Saturday, August 13, 2005

Reader and Critic

I've noticed that people who are passionate readers and don't know me, or don't know me very well, often regard me with some suspicion when I mention that I write lit. crit. or literary anaylsis as I prefer to call it... Criticism has such incredibly negative connotations, that I've begun avoiding the term myself, in order to deflect some of the suspicion. I am not interested in wirting negatively about books - if I don't like a book then I certainly don't want to waste my time writing about it, when I don't need to (ie. there's no one obliging me to write a review or a college essay). I'd much rather write about what interests me in a book/series - and I like to compare and contrast books by different authors, such as looking at the different ways authors have created and written about the use of magic in their works, or looking for the influence of one writer on another. Of course, such comparative analysis, if I am to do it properly (and I'm not interested in doing it half-heartedly), requires much re-reading and copious note-taking, so that I sometimes worry that I'm so busy analysing books, I am no longer simply reading and enjoying them.

Fortunately my brain seems to work on two levels when reading - what I call my inner 6 year old and my inner critic. Sometimes the inner 6 year old takes over completely - she snatches up the book and reads furiously until it's finished, determined to find out "what happens next" - and the inner critic has to wait until she's done reading and calmed down, before taking another look at the book and noticing that actually, the book isn't that original or clever or witty as the 6 year old thought - after all, the 6 year old isn't versed in themes, archetypes, tropes and all the rest of the literary critical paraphenalia that the critic understands. Equally, it is occasionally the case that the inner critic takes over and the 6 year old hardly gets a look at the book, before the critic is ruminating and analysing. The best situation is when the inner critic reads to the 6 year old: when that happens, the 6 year old gets to find out what happens next, and at the same time, the critic is observing use or subversion of themes, archetypes, tropes, etc. I hope this doesn't sound pompous or crazy - I'm not talking about a split personality here, this is just a metaphor for my ability to read on two levels simultaneously.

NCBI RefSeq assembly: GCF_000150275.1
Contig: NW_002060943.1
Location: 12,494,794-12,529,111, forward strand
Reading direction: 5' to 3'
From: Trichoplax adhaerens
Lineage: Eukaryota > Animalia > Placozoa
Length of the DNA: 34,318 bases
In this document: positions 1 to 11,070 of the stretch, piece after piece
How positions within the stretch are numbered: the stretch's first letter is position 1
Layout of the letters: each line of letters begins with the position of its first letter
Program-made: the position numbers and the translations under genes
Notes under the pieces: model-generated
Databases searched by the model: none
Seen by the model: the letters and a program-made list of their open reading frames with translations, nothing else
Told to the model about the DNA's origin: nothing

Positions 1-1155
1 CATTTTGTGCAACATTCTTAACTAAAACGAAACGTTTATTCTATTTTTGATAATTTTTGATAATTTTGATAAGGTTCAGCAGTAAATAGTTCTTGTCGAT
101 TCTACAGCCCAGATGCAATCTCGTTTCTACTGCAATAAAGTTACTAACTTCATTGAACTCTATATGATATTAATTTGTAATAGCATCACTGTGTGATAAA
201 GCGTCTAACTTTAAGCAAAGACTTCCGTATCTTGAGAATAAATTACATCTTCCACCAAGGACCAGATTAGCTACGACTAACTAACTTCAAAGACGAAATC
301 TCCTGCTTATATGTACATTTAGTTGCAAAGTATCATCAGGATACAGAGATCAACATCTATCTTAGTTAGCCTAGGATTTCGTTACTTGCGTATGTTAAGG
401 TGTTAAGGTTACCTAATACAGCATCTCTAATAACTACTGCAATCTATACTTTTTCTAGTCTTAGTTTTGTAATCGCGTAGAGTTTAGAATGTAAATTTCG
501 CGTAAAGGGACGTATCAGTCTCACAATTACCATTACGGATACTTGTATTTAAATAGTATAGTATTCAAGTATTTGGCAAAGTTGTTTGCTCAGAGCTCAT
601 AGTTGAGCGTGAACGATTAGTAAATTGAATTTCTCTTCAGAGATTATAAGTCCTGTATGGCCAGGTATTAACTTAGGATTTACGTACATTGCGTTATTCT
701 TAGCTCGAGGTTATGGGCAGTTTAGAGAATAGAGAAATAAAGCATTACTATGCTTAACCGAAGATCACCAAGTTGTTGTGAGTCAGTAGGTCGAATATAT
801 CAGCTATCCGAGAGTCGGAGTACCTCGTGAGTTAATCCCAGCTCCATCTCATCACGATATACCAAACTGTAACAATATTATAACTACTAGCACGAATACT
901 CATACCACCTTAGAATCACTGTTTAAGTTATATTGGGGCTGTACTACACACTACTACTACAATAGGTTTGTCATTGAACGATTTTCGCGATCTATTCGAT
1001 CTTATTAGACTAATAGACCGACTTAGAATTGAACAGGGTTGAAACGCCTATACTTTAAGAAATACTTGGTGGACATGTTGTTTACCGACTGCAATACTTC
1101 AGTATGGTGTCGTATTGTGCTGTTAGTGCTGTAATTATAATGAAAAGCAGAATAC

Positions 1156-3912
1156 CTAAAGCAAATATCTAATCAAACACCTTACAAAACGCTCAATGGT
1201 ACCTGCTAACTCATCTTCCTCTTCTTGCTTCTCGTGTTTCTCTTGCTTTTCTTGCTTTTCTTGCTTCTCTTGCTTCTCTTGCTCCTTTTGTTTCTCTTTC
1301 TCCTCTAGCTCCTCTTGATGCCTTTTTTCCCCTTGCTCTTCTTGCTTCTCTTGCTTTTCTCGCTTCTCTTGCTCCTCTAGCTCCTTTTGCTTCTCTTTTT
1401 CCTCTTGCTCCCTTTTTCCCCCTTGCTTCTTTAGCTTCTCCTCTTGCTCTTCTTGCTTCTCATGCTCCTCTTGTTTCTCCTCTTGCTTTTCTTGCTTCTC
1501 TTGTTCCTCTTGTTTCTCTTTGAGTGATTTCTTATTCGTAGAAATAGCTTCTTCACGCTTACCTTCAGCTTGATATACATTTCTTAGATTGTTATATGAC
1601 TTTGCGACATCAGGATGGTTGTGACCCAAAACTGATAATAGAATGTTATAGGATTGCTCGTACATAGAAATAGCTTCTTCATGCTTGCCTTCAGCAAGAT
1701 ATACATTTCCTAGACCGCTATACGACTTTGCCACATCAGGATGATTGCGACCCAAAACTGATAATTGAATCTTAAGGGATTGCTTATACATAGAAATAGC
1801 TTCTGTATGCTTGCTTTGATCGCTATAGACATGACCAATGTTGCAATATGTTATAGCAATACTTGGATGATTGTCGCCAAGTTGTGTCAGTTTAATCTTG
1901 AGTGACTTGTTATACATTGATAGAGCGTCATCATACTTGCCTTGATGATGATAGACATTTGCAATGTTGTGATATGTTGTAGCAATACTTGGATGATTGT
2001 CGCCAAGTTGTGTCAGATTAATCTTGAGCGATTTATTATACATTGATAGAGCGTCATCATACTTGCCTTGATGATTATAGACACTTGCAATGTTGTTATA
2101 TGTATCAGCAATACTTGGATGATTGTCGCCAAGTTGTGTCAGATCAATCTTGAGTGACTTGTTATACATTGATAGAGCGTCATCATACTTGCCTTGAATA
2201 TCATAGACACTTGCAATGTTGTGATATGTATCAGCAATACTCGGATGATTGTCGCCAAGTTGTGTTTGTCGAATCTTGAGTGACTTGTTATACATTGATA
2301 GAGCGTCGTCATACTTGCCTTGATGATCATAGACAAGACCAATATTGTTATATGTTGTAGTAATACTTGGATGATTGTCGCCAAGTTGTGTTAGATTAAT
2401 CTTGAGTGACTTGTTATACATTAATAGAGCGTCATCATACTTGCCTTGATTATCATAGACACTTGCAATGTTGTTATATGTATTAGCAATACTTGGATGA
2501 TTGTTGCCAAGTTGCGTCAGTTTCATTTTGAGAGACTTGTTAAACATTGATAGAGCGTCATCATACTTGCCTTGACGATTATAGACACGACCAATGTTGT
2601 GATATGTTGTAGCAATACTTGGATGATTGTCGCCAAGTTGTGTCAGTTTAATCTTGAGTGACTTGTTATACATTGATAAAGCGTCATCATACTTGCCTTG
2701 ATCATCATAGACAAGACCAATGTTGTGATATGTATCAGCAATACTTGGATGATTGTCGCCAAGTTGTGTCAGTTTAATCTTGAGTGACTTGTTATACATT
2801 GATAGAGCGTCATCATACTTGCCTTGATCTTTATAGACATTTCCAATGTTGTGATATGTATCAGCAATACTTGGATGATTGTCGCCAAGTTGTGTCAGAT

What I always tell people who are intimidated by the idea of talking to someone who writes literary anaylses, though, is that I am, first and foremost, a passionate bibliophile - I love books, and I am quite certain that I will always be a reader more than I am a critic. For the best part of 30 years, in spite of doing an English o-level (the public exam one took at the age of 16 back when I was 16 - these days they're called GCSEs), I was a reader. It's only since I did my degree, which I started at the age of 30, that I developed my skills of literary analysis to the point where I can spot the themes, tropes and archetypes in books. But, just like so many other Harry Potter fans, I couldn't wait to read Harry Potter and the Half Blood Prince when it came out, and I was desperate to find out "what happens next". If I enjoy a book/series enough to write about it, then you can be sure I care about the characters almost as much as if they were real people, not fictional people trapped in the pages of a book. This is what I tell people, in greater or lesser detail, when they puzzle over my status as a writer of non-fiction... Hopefully it makes them feel less suspicious - certainly they go on to have conversations about favourite books with me, so I imagine it does help.

No comments: